Phyllis was eighty years old when she enrolled in our outpatient hospice program with lung cancer. Phyllis, her husband, Floyd, and their six children lived an adventurous life. They lived in Xenia, Ohio for five years; owned and operated a grocery store in Wilmington, Ohio until it burned down; moved to Phoenix, Arizona and then operated a “Stuckey’s” roadside service station-restaurant in the desert between Las Angeles and Los Vegas.
It’s Phyllis’ family’s pilgrimage to Phoenix that is the focus of this story. Here’s Phyllis: “We moved to Arizona because Pam had spinal meningitis. She was around three-years-old at the time. She was susceptible to colds and infections so the doctor told us that we needed to move her to a better climate. We stored our furniture and took what money we had and headed to Arizona, all seven of us in a station wagon. We had five kids at the time, from age two to twelve, and a little dog. All we had with us was our clothes. We didn’t know anybody in Phoenix and when we got there, we stopped at a small hotel to stay the night. When we told the manager our story he said, ‘I have a house just for people like you. It has everything you need. It’s fully furnished.’”
Phyllis reflected, “I always thought that God takes care of you, that there is somebody watching over us; but that proved it to me. We ended up staying there for three months, until we got another house.” Phyllis continued, “Floyd was an architectural cabinet maker. He was good at woodworking. He had references and a good reputation, so he never had any trouble finding a job. He always ended up the manager every place he worked. But things were tough when we first moved to Arizona. We told the kids that Santa wasn’t going to be able to bring them much that year.”
Phyllis’ daughter, Pam, picked up the story from there, “Mom made popcorn balls and dad made a Christmas tree out of them. We opened our presents and we all got wooden airplanes with propellers on them.” For those of you too young to remember, markets and grocery stores used to sell small balsa wood planes for a quarter. You punched out the parts, assembled the plane and threw them into the air and watched them glide. Pam and her siblings got the deluxe model which included a propeller and a rubber band to wind it up. Now back to Pam, “We spent the whole day together flying our planes. We flew them in the dry water canal across the road from our house; that way we didn’t have as far to walk to pick them up. We had hotdogs for lunch and sauerkraut and wieners and mashed potatoes and gravy for dinner.” Phyllis interjected, “We wouldn’t have had hotdogs if my mom hadn’t sent me some money. We only had one or two dollars left to our name.” Pam concluded, “It was the best Christmas we ever had; because we were all together. It was family.”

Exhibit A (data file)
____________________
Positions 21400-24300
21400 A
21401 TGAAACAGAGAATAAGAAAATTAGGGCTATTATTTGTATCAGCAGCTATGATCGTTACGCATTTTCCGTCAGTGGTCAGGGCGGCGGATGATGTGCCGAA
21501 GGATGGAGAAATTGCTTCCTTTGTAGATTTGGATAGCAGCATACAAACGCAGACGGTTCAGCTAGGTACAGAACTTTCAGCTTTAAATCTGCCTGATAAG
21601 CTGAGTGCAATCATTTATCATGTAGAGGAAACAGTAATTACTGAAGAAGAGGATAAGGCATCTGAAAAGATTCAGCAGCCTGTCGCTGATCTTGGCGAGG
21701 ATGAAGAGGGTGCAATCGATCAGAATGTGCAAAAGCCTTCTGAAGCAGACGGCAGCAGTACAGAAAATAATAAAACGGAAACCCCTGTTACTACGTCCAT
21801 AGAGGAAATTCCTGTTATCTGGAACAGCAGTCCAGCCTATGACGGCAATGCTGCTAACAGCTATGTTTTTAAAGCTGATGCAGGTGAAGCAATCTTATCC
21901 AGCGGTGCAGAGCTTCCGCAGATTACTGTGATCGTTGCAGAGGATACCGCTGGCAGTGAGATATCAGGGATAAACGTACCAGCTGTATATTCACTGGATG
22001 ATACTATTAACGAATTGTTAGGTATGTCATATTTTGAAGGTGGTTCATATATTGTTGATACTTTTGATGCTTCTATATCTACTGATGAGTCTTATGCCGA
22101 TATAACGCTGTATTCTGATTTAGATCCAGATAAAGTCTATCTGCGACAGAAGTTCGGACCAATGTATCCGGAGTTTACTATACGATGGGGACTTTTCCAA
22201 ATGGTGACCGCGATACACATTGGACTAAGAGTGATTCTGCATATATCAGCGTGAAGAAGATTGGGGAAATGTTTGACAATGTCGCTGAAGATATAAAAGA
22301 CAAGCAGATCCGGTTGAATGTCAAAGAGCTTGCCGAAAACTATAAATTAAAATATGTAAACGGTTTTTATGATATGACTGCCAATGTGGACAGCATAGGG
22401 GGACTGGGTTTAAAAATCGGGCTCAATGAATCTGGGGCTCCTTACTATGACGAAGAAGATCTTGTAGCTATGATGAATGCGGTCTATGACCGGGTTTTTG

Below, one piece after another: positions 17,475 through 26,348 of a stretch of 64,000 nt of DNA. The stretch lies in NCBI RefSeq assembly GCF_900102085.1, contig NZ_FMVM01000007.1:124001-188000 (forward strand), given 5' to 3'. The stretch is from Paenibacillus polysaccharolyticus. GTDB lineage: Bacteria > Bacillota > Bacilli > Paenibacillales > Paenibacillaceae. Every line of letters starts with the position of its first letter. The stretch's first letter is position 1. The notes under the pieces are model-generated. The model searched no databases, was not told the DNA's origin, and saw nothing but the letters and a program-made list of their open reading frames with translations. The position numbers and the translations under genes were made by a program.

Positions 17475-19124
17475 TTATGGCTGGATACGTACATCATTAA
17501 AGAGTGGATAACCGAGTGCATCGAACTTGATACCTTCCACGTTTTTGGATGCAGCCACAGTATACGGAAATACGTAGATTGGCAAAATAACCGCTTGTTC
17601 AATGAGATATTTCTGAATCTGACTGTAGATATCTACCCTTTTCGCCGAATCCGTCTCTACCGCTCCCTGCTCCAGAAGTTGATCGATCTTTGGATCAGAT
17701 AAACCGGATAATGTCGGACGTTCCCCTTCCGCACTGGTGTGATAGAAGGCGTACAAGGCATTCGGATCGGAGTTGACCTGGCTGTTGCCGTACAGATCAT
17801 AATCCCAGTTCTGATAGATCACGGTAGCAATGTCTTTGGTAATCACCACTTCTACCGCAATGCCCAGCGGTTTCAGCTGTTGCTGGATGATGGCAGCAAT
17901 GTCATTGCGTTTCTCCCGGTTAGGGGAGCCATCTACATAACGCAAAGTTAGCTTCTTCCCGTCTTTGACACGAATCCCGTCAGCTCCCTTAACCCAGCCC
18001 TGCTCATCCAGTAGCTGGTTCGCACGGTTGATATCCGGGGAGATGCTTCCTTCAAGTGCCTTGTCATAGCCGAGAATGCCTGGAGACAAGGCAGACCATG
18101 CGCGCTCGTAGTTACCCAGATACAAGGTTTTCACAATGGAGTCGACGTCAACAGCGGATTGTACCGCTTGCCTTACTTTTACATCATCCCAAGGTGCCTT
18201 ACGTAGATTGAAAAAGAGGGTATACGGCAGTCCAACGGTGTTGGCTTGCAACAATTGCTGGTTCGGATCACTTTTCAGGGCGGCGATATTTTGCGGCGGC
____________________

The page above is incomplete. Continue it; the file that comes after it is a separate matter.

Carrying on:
It’s easy to lose the true meaning of Christmas amidst the hustle and bustle, isn’t it? I’m reminded of the words of the song, “Where are you Christmas?” from the movie, “The Grinch Who Stole Christmas”: “Where are you Christmas, why can’t I find you, why have you gone away? Where is the laughter you used to bring me, why can’t I hear music play? My world is changing, I’m rearranging. Does that mean Christmas changes too…? I’m not the same one; see what the time has done. Is that why you have let me go… If there is love in your heart and mind, you will feel like Christmas all the time.” In the words of my dear wise friend, Ed, who departed this world at age ninety-five, “If you don’t have Christmas in your heart, you aren’t going to find it under a tree.”
“Then the angel said to them, ‘Do not be afraid, for behold, I bring you good tidings of great joy which will be to all people. For there is born to you this day in the city of David a Savior, who is Christ the Lord. And this will be a sign to you; You will find a Babe wrapped in swaddling clothes, lying in a manager,’” (Luke 2:10-12).
“For God so loved the world that He gave His only begotten Son, that whosoever believes in Him should not perish but have everlasting life,(John 3:16).
Loren Hardin is a social worker with SOMC-Hospice and can be reached at 740-357-6091 or at [email protected]. You can order Loren’s book, “Straight Paths: Insights for living from those who have finished the course” at Amazon and Barnes and Noble .